When I returned in 2006 to West Wittering I found a completely altered village. Where once stood Chandler’s Stores in which the village’s first telephone was installed, there was a small block of apartments, everything looking unplanned, with an adjacent house stuck at an angle as if there had been insufficient room square on. Not a thatched cottage anywhere. I drove along a country lane and came upon a house sign saying Itchenor Gate, the address of William in 1881. Where I believe once stood his cottage and five others was a single large modern house, standing in its own grounds, probably lived in by a wealthy family. I stopped, transfixed by what I can only call vandalism – a once-beautiful village, completely ruined.
William and Martha’s son Benjamin Henry was my grandfather. He married Amelia Charlotte White, who made her mark with a cross on the 1891 marriage certificate because she couldn’t write, though Benjamin could. I believe that Amelia, my grandmother, was born in the Chichester Poorhouse. Her mother Julianna had three children there. One, my Great-Aunt Elizabeth (“Liz”) married a Royal Navy boatswain; both were very nice people and he died in 1935 at Worthing in East Sussex.
Benjamin was a shepherd, and had been all his working life until his untimely death at the age of 37 by his own hand. He was treated for cancer – incorrectly so in the light of later knowledge. He had a flesh-eating disease, for which he had nine operations in twelve months, leaving him with a terribly disfigured face and constant pain. Early in the morning two days after Christmas 1905 he got up and went to work, and in the barn with his sheep, he hanged himself. After the coroner’s inquest the jury gave their attendance money to the widow Amelia. I don’t know what happened to her. I don’t think I ever met her. The children were all put into homes, and the boys were later sent to Army and Navy Training Schools.
- William Henry born 1891, who joined the Army.
- Frederick James born 1893, served in the Garrison Artillery, rose to Major.
- Ernest born 1894, who served in the 9th Hussars in the 1914-1918 war.
- Arthur Alfred born 1896, became captain of a dredger.
- George Herbert born 1898 spent his time in the Royal Navy, served on HMS Queen Elizabeth in the First World War, then transferred to submarines. He retired as a Chief Petty Officer (probably the highest rank he could achieve prior to WWII). He then joined the Civil Service in the Underwater Weapons Establishment. George was my father.
- Florence Mary born 1900.
- Albert Edward born 1902.
- Sydney Frank born 1904 also served in the Royal Artillery, then joined the London Fire Brigade, where he was awarded the The Queen’s Fire Service Medal for Distinguished Service (Coronation Medal) at Buckingham Palace. He also received the Long Service and Good Conduct Medal and the British Empire Medal (Civil Division).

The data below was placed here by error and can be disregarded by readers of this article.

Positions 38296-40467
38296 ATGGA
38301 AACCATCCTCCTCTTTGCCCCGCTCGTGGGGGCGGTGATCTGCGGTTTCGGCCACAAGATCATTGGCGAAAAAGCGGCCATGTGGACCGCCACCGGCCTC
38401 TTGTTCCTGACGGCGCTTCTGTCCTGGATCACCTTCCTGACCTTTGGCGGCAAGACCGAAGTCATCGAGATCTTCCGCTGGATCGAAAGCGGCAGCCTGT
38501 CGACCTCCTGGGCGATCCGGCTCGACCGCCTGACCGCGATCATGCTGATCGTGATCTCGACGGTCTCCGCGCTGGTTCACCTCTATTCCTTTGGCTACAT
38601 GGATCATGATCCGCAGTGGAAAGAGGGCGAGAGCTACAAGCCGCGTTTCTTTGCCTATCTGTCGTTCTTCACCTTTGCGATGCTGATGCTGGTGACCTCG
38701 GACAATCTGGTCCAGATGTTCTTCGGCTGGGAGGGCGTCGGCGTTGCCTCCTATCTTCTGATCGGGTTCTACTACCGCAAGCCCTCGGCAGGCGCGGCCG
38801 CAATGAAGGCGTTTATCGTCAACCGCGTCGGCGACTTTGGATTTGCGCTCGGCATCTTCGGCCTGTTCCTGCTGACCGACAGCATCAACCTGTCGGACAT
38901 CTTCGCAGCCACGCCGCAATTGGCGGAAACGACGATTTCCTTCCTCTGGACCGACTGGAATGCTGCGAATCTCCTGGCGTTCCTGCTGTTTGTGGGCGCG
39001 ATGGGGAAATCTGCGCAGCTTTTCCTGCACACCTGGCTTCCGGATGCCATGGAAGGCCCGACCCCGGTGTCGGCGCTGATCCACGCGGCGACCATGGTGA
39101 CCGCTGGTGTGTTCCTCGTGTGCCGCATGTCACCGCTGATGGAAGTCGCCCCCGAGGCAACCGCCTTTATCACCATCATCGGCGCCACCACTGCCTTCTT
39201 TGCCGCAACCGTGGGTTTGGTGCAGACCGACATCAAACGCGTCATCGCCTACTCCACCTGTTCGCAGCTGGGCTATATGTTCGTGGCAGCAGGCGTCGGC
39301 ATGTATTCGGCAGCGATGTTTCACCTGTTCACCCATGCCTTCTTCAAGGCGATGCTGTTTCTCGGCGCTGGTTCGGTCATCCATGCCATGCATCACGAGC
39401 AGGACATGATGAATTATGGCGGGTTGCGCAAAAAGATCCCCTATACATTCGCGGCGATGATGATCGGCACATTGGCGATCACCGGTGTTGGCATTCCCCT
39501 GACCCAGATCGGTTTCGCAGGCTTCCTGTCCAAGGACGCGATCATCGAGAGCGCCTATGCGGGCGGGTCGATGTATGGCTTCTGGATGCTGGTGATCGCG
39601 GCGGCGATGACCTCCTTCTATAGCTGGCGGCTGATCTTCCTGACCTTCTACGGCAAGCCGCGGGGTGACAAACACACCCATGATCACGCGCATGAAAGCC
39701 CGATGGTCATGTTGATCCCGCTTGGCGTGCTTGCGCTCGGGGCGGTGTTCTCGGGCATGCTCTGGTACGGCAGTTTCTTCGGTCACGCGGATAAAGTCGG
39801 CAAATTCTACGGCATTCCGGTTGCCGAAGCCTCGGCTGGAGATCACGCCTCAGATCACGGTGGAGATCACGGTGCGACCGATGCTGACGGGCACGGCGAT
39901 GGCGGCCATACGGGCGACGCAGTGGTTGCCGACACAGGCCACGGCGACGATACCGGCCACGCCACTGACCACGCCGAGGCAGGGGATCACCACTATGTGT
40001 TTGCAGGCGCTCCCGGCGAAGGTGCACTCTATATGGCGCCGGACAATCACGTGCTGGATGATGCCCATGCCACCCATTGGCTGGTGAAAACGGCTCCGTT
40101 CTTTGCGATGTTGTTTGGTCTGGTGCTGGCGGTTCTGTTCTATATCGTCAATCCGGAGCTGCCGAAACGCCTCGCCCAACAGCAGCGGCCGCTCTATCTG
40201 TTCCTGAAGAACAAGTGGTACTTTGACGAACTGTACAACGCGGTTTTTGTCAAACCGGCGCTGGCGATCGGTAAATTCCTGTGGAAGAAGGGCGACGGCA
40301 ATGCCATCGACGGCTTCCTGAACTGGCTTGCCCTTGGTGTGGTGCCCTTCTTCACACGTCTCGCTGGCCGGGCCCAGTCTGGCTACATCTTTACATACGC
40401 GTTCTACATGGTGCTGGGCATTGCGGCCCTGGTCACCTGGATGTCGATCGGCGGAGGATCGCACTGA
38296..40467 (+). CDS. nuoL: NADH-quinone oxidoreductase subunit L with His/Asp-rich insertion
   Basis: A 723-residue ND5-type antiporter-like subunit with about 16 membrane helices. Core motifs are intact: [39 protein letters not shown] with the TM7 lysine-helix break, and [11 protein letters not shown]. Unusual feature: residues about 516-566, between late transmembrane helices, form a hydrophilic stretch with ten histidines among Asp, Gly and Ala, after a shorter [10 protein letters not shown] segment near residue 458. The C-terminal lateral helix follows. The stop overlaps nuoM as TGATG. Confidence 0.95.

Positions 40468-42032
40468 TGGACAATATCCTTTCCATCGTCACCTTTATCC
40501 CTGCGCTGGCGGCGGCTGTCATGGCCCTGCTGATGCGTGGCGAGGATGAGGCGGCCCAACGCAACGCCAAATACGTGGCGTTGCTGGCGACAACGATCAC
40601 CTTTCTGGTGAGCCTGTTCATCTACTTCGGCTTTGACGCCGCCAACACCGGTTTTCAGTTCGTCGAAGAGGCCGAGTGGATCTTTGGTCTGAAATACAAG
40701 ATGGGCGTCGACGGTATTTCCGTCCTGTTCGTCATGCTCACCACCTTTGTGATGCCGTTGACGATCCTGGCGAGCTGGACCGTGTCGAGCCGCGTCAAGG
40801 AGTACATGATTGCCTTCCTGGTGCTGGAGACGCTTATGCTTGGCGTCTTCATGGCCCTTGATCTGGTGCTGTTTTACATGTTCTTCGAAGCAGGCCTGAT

- Leonard Percival born 1906 who became a Captain in the Royal Artillery, serving in India. I believe at least one of his children was born there.
|George Chandler in China
The tallest man is Stan’s father Chief Petty Officer George Herbert Chandler, pictured at the China Station submarine base at Wei Hai Wei in the 1930s.
|Fire Brigade Inspection
British Empire Medalist Sydney Frank Chandler introduces WWII blitz firefighters to British Home Secretary Sir David Maxwell Fyffe during his inspection.
Military service sometimes exacts the ultimate price. Like my cousin James, cousin Henry Eli Chandler was killed during the First World War, and his younger brother Leonard William lost his life in brutal circumstances in the Second.
It was in the late 1800s that education came to the villages, through the kindness of those who had already become literate and numerate. These folk would hire a small place in which to teach. At West Wittering, it took place in a small flint-built barn.
To cover costs they charged a fee of two pence for each child, or one penny for part-time attendance. William and Martha’s children were told that the family could not afford two pence and had to settle for the one penny school. William probably earned about twelve shillings a week, a shilling was twelve pence, so William and his wife would have spent nearly a twelfth of his earnings on education – rather a lot.
I imagine the first day at school for the children of William and Martha. A cold morning, a fire gradually warming the class, the children with smiling and expectant faces. Each child has a chalk and a slate on which to write their first letters. The teacher has fixed a notice on the wall behind her reading “Education Will Make You Free”, and she stands silent while the children settle down. The children now quiet, the teacher proceeds. “Children, you are here today to start learning your ABC, how to sign your name instead of making your mark, to go to the market and to know the prices of what you are buying. Look at the bare trees outside. Soon, when the sun warms them, the leaves will sprout, later the blossoms will come, then the fruit will form. This will happen gradually, and education will be to you as the fruit of the trees. You will blossom and you will be filled from the tree of knowledge. When that happens, children, you will be free and able to go out into the world like none before you. So now let us begin this exciting journey.”
So began the process of learning. This went on throughout the country, until it became universal.
7 The Swing Riots of 1830 & 1831 by Jill Chambers Swing Riots of 1830.